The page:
“I’m going to start a car washing business this summer!” “I’m writing a graphic novel that will be a science fiction version of the Odyssey!” “I raised money for a girls’ school in Iraq!””
“Let’s get some beer and meet in the park!” “Let’s skip class so we can skateboard on our new half-pipe!” “Everybody loves the photo of you in your underwear that I posted on my Facebook wall!”
All of these scenarios involve zeal. By “zeal”, I mean energy directed toward a rewarding experience, which may be associated with a particular goal beyond the experience itself—or not. Of course, parents would prefer their children personify the first cluster of examples, and prudently avoid the second.
Oh, and by the way—the kids in the first cluster? They are the same ones as those in the second cluster, respectively. Zeal in a child doesn’t always get directed to both good and bad ends—just usually. We all know straight-arrow kids who are uncomfortable with anything but painting within the lines and directing their laser-like attentions toward lofty goals, like a chess championship or winning state in the butterfly stroke.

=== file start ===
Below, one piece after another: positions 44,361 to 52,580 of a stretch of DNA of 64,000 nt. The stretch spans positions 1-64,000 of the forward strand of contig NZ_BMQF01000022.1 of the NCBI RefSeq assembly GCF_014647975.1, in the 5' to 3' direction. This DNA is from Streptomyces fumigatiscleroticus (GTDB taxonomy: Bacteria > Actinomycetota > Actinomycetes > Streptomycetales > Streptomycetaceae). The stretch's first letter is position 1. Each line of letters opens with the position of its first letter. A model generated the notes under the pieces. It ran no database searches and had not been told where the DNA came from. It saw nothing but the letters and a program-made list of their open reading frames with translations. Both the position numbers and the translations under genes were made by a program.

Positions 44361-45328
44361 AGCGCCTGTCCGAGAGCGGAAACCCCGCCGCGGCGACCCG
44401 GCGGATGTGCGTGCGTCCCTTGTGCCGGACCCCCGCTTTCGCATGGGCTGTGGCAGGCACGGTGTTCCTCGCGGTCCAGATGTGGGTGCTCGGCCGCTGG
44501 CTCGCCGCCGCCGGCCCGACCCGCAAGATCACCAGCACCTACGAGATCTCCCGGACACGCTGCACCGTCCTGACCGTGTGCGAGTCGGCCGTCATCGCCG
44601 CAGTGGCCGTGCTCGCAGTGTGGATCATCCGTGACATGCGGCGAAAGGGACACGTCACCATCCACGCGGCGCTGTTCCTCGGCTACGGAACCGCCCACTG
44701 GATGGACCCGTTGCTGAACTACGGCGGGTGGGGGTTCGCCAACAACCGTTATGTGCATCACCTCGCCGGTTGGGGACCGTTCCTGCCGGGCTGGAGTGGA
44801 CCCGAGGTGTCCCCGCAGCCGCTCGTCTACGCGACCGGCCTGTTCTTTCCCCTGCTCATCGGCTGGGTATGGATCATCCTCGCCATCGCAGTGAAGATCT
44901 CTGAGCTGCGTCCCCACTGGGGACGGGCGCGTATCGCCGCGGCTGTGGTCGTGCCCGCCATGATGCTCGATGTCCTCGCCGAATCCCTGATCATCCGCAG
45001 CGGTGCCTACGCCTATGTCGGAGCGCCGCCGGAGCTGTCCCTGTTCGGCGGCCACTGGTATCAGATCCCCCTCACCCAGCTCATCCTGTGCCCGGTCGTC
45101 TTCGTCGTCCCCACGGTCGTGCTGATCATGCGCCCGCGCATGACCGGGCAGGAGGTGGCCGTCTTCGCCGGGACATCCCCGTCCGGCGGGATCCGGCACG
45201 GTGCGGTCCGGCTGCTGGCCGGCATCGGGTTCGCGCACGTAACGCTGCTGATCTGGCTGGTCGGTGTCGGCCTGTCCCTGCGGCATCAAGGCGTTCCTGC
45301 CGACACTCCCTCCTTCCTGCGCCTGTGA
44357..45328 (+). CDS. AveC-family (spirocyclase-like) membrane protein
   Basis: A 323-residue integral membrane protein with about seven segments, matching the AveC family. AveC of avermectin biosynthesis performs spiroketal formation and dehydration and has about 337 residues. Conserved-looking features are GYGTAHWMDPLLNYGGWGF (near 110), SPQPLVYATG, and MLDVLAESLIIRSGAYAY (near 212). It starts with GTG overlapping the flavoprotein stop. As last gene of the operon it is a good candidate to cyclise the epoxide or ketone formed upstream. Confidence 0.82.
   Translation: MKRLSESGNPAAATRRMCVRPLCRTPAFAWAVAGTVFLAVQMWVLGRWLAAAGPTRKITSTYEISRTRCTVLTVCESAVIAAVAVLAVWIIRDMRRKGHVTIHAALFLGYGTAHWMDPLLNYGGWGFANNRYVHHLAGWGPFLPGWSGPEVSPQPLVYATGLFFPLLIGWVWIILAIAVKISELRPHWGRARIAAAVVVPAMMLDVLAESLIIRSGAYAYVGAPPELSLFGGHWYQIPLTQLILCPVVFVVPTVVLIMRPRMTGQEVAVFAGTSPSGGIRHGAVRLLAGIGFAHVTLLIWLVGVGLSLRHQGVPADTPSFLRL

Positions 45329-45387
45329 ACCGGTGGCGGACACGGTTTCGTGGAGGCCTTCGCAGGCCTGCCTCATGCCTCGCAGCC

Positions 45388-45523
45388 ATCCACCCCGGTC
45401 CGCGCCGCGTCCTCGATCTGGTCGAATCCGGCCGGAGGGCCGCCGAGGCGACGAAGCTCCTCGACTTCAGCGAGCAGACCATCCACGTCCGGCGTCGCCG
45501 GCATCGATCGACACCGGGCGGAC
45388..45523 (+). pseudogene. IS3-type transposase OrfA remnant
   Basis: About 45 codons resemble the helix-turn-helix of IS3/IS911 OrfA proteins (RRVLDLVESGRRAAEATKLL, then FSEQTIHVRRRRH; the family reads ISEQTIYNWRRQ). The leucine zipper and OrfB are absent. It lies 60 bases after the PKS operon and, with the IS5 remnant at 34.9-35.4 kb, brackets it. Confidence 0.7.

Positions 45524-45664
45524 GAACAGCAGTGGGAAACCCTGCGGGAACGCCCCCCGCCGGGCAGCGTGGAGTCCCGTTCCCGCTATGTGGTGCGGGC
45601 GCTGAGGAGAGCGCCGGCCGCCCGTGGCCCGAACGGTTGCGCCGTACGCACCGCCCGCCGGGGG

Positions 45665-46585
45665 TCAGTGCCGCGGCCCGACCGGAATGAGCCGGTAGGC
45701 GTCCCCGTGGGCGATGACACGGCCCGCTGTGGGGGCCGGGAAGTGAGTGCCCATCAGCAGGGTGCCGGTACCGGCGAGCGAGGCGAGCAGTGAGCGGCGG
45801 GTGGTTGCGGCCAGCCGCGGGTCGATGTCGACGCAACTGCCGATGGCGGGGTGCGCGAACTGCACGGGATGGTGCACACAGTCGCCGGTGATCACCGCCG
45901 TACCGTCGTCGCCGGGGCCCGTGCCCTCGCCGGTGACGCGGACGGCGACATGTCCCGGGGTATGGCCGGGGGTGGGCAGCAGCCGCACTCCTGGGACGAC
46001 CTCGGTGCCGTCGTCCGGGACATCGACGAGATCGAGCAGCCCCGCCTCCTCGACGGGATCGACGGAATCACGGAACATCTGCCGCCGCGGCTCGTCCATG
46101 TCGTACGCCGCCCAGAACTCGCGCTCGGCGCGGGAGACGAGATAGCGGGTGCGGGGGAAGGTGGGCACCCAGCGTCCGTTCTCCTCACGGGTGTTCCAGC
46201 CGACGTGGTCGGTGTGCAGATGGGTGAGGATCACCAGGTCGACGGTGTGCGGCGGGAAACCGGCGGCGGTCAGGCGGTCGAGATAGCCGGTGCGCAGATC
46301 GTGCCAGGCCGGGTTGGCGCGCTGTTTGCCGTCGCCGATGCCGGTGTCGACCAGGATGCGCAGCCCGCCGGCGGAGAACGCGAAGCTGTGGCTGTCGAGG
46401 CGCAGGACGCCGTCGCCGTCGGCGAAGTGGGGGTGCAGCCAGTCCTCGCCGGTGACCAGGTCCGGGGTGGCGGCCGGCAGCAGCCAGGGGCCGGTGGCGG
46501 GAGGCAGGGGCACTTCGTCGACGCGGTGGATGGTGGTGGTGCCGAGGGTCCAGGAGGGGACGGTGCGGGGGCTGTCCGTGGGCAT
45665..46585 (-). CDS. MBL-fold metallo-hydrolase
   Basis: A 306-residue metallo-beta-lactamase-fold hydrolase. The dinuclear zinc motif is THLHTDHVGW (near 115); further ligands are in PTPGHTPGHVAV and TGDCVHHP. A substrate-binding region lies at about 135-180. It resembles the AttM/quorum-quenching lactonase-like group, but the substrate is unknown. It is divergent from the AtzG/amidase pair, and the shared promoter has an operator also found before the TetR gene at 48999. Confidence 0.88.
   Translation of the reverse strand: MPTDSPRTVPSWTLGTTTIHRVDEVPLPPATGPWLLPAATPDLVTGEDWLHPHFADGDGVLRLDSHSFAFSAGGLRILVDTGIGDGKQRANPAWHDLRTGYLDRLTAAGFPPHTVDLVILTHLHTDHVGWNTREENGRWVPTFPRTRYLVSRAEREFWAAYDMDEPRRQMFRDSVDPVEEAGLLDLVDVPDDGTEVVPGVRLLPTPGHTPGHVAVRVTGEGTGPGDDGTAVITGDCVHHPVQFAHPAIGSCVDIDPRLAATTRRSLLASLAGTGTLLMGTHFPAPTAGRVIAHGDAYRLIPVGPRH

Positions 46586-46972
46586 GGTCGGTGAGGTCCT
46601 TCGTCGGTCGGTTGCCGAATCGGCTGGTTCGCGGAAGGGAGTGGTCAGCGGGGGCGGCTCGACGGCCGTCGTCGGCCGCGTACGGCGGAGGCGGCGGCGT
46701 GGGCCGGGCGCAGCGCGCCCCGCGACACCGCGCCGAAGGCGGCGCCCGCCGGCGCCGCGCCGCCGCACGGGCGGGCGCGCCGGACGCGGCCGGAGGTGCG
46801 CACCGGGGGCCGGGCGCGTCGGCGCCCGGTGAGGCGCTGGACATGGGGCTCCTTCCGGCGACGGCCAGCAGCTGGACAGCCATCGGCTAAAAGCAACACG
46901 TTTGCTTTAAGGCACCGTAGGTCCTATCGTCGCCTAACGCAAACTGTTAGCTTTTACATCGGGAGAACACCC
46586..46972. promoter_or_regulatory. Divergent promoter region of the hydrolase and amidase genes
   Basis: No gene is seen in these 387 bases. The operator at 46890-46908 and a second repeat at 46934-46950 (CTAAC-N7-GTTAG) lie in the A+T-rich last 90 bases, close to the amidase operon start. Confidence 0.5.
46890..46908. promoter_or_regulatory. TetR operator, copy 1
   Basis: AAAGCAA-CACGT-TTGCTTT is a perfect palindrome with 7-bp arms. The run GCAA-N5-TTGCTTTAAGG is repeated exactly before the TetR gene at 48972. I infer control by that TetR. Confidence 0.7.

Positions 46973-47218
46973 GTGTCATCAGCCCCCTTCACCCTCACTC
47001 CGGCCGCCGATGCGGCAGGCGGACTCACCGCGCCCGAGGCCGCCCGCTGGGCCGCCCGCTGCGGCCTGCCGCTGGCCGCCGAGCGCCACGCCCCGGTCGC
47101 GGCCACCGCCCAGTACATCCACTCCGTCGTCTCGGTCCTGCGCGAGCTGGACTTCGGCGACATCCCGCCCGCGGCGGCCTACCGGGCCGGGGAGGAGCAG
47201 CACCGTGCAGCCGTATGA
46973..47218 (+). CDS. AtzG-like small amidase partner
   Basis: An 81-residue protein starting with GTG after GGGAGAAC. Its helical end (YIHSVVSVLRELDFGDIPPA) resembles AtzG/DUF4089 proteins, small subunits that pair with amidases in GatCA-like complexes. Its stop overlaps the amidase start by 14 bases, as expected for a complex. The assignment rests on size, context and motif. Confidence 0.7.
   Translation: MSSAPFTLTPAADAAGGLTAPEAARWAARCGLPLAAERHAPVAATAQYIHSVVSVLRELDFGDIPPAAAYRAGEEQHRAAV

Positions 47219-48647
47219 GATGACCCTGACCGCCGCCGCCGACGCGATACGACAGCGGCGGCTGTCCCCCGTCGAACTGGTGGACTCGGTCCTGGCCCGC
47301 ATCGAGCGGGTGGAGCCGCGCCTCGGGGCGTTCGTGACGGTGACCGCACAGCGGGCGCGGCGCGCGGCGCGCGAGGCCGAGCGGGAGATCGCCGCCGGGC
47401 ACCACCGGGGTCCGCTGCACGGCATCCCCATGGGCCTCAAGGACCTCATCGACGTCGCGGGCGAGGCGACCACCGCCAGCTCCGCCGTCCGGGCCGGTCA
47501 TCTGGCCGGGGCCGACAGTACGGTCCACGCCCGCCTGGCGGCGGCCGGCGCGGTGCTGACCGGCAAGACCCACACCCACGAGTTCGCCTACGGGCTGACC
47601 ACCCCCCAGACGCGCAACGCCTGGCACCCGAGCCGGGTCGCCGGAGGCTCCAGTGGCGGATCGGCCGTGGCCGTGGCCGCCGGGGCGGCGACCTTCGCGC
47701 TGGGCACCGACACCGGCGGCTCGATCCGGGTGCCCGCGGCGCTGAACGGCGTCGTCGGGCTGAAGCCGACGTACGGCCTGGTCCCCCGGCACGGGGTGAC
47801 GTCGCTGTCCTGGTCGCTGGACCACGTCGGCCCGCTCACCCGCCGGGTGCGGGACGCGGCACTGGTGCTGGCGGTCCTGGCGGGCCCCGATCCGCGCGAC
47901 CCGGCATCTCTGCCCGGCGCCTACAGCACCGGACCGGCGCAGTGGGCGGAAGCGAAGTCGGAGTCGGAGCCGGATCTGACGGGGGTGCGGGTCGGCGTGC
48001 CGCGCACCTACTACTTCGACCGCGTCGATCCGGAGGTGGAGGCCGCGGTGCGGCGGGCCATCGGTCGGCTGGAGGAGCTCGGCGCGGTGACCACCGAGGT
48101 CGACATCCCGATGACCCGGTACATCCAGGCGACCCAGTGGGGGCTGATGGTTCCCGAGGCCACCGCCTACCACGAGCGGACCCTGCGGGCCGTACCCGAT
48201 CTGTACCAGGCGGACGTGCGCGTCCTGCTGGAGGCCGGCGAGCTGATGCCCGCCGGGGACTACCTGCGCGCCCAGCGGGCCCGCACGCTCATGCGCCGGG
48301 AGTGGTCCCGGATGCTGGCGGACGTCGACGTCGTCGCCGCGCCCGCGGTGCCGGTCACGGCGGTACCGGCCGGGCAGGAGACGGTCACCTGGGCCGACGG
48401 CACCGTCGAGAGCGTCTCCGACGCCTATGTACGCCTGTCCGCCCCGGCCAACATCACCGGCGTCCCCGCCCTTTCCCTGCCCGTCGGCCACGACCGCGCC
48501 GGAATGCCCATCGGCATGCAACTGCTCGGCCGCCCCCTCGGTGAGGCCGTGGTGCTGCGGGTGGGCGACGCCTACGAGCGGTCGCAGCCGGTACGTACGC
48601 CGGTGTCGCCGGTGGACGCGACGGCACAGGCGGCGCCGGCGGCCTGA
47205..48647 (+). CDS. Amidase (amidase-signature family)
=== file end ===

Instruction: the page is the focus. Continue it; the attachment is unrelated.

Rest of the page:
But most kids are like garden hoses. They flail around with their flow of energy and focus, drawn to learning juggling from YouTube one day, re-reading Calvin and Hobbes for the umpteenth time the next day, and daring to write a poem to a new love interest the next.
Daniel Goleman included zeal as one of the facets of emotional intelligence. Along with a pile of other strengths, kids with a lot of zeal can turn into some of our most spectacular star performers. Zeal is the intense drive that entrepreneurs demonstrate on their path to success. But as many a mother has said, “I know Janie will be successful someday—with all her high-voltage enthusiasm—but first she has to live through her childhood…and so do I!”
Here are the questions parents typically ask me about zeal:
• How do I control the bad kind of zeal (e.g. rule-breaking, acting up in class, dominating siblings) while trying to encourage the good kind (e.g. trying new hobbies, positive leadership and working hard in school)?
• How do I know if I’m stifling my child’s natural zeal with over-scheduling?
• How do I help my child direct her zeal in productive ways so she can find her passion? Continue reading